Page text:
The Lawyer Africa Elite 2014 features an in-depth look at 46 leading independent firms’ strategies in 15 key sub-Saharan jurisdictions, as well as the views of in-house counsel from some of Africa’s largest companies... Read more
This year, The Lawyer’s annual ranking of the largest UK law firms by turnover is available as an interactive, digital benchmarking tool. For the first time this will allow you to manipulate each data set against the metrics of your choice.
Anyway, so there we all were at The Lawyer Monte Carlo (you know, the premier networking event in the legal calendar). At one of the industry sessions, a group of heavyweight in-house lawyers were talking to private practice specialists. But one partner seemed uncomfortable among all the conversational spontaneity. Sandwiched between two telecoms giants, the hapless lawyer could only intone: "Yes, we do e-commerce. E-commerce, that's what we do. We do e-commerce."
This rigidity is not uncommon. There seems to be a growing number of private practice lawyers in the grip of the faintly autistic assumption that business life can be reduced to a flow diagram. Who has not sat through management and marketing presentations with the inevitable pictorial representation of the client relationship? (Most of these involve the dead hand of Powerpoint; bizarre that a device apparently calculated to force an audience not to look at a speaker has become so popular on the conference circuit, but there you are.)
The most memorably meaningless diagram of late was one which involved four boxes in a diamond shape. This was a Good Thing. But when those boxes were moved to create a bow tie, it was a Bad Thing. Something to do with the relationship between in-house and private practice lawyers, apparently.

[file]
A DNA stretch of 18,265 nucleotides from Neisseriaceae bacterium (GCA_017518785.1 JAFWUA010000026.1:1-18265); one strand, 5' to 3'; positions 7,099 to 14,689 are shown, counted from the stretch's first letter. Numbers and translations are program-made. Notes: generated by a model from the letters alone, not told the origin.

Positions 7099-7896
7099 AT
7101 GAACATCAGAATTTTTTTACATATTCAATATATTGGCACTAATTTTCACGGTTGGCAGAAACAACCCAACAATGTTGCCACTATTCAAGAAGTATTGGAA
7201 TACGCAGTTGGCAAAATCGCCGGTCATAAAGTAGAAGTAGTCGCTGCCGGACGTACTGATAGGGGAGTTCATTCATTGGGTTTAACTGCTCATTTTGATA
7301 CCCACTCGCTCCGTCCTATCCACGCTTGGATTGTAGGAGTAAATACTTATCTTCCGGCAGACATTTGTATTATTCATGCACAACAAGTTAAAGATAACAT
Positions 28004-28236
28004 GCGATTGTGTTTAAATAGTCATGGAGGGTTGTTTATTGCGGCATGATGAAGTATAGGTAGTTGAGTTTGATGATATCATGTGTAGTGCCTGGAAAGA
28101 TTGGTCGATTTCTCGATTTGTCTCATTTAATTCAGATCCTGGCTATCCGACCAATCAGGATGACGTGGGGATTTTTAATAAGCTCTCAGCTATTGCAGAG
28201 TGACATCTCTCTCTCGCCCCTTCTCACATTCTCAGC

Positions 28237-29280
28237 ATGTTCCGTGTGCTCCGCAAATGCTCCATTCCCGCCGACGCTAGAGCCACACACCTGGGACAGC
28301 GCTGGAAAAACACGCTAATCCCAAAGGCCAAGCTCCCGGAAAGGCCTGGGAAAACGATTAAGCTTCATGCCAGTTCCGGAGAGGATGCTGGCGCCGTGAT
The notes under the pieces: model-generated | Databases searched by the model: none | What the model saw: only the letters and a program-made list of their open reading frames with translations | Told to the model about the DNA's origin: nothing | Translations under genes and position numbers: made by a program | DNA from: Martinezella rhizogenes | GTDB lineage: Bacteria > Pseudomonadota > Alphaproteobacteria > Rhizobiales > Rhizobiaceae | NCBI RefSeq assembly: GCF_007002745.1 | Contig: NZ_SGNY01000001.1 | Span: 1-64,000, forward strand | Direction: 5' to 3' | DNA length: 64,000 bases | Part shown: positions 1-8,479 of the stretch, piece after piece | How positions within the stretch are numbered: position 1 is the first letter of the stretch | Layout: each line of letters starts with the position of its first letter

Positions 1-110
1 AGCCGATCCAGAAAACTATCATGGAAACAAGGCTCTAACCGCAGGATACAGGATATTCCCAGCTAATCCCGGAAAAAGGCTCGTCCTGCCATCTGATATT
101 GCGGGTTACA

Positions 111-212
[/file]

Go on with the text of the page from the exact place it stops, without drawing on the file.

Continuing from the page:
Most of these cave paintings can be divided into several types: there's the graphs with dubious axes; a bunch of circles, with those echoes of maths lessons spent unravelling Venn diagrams; and then the series of interlinked boxes, ostensibly to plot reporting lines. On the face of it, that might seem an uncontroversial diagram, were it not for the inevitable cop-out of the dotted line, usually signifying the tax partner who doesn't want to report to anyone.
What was clear from The Lawyer Monte Carlo was that in-house lawyers simply want to talk. They want to talk to each other, but they also want to exchange ideas with those in private practice about their own industry. After all, what's the best way of learning a language? Is it parroting from a phrase book? No, it's about learning to listen. All those lessons in delivery of service are entirely wasted if private practice lawyers don't take the trouble - and here's the radical bit - to get into a conversation first.
Law is a business, but the product is people. This matrix madness must stop. Lawyers of the world unite - you have nothing to lose but your slides.